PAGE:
I rarely go to comic book conventions, being that MAD doesn’t really fit in to the comic book world. Yes, it’s full of cartooning, but it’s a little like the red-headed stepchild in that environment.
There are certain factions of exhibitors and attendees at these conventions. You have the cape and tights crowd, that go primarily for the mainstream superhero genre comics, and the majority of them don’t have any time for the ‘funny books’ or a lot of the underground type stuff. Then you have the kind of La Bohemme crowd, most of whom are creators of various underground or avant garde comics with slice of life kind of storylines often infused with some kind of odd premise or twist. Most of them are self published, manning their own booth to show their latest work. A lot of these latter do it as a labor of love, scratching a creative itch while being part of a medium they love. Then you have the manga people… anyway, most of these folks don’t really see MAD as part of the comic book world.
As a result, I don’t do much at these conventions. I rarely ever sell a piece of original art, as my price of $200 per page or more seems outrageous to attendees. I guess I can’t blame them, as most comic book artists price their pages at $50 to $80 for recent work, and there are literally hundreds of thousands of such pages available to buy at those prices. Personally even at $200 a page I’d rather keep the work than sell it, so I am not all that put out by not selling originals. I did a few sketches for people, and got a lot of work done on two freelance jobs so not all was wasted. Plus I did get to meet a few genuine fans of MAD, signed a bunch of copies of the latest issue and hopefully convinced a few people to pick up a copy the next time they see it at the bookstore.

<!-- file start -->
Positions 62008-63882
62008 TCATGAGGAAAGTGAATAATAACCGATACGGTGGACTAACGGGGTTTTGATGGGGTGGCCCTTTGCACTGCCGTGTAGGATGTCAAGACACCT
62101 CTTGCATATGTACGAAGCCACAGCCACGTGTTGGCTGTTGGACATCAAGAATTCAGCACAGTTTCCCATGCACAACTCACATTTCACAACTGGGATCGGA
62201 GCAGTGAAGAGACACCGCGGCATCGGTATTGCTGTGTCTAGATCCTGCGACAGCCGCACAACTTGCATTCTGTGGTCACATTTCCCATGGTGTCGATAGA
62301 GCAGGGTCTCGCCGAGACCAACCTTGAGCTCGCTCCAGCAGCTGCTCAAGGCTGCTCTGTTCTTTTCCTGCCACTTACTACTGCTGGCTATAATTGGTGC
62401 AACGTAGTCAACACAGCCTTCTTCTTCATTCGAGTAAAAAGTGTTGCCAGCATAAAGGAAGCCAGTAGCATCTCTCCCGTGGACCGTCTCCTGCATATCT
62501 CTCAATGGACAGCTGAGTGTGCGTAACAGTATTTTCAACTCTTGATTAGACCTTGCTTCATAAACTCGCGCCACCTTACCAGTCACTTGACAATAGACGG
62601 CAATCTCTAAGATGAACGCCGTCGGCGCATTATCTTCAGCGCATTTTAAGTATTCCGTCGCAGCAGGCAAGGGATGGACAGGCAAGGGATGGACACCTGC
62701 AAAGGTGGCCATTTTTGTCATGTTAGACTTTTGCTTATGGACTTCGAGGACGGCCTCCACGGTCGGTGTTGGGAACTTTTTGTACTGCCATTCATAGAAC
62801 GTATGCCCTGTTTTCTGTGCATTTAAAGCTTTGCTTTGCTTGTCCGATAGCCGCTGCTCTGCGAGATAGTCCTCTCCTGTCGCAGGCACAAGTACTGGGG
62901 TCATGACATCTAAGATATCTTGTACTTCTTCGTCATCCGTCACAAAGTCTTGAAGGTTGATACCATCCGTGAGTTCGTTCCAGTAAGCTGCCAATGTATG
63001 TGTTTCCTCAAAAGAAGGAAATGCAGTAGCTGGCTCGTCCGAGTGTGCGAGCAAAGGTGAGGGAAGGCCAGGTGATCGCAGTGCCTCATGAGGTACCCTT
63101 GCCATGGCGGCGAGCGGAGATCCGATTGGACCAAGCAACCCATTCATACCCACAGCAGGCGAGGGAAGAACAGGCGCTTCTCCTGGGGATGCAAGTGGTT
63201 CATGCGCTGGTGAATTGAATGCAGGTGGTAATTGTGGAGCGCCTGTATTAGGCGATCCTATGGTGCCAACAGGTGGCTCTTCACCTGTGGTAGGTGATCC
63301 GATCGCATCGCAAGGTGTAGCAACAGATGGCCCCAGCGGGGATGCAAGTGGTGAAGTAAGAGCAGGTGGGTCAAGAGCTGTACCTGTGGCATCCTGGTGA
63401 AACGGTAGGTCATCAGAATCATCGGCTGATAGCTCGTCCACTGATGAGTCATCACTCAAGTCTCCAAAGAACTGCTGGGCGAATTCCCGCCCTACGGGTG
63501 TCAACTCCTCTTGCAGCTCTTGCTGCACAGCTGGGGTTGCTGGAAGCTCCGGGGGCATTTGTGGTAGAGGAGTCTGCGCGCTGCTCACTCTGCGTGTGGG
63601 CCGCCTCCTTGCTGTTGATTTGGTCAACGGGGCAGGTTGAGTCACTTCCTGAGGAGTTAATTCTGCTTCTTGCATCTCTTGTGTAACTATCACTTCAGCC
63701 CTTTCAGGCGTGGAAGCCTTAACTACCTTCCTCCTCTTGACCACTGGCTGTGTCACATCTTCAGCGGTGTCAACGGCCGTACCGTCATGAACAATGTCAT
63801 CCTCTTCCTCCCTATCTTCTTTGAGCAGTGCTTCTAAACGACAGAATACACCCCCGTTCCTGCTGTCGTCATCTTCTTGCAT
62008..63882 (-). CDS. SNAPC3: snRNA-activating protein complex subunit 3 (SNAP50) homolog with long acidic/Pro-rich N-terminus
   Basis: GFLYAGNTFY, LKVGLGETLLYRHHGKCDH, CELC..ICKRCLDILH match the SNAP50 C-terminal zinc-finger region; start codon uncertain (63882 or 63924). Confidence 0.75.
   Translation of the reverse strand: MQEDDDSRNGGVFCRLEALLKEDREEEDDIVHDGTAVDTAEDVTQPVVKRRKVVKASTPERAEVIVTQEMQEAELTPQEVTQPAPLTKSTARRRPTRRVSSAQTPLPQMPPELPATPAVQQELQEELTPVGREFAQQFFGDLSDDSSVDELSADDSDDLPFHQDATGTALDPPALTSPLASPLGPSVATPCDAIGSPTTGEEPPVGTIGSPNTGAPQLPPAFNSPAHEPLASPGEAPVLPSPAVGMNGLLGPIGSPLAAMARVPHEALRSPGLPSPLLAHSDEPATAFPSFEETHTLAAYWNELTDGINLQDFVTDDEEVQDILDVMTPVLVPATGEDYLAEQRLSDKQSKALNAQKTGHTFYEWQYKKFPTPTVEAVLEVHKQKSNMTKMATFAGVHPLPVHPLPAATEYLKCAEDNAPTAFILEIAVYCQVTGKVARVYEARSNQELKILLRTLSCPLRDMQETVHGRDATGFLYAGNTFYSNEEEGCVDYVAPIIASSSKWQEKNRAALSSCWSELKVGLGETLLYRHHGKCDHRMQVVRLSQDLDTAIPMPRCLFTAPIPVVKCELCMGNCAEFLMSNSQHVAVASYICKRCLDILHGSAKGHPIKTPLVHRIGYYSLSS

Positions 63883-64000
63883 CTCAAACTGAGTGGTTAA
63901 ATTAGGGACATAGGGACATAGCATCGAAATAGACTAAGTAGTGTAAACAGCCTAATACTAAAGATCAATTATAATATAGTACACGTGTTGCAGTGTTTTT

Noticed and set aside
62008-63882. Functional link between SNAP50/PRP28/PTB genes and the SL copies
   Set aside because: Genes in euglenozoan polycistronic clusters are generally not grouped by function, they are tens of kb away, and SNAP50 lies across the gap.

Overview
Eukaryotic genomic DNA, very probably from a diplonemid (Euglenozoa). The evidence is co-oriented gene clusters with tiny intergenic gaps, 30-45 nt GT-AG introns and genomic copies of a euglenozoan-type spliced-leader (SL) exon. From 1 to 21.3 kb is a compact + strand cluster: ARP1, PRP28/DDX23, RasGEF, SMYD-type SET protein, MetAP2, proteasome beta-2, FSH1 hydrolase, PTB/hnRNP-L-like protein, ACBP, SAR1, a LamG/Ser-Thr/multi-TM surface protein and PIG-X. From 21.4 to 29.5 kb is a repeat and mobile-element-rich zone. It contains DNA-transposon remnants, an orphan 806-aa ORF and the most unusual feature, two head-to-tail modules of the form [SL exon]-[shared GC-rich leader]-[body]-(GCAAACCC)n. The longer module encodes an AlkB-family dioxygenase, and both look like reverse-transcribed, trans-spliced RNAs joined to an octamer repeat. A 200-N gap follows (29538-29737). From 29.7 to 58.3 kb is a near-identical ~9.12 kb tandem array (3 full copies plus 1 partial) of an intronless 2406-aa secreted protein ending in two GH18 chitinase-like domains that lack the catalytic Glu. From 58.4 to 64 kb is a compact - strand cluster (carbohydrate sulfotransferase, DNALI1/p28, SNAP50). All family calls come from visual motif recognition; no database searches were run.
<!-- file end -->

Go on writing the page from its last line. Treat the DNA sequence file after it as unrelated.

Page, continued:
Here’s some pictures I took at the con this weekend:
From the far end, Clint Hilinski, Pat Gleason, my good friend Doug Mahnke and Shawn Moll.
They don’t exactly get the archetypes to fill these costumes, but their little friend here is still all grins.
Kurt Busiek and Gordon Purcell
Old buddy Tom Nguyen (left) imparts comic book wisdom
Legendary inker and artist Joe Rubenstein
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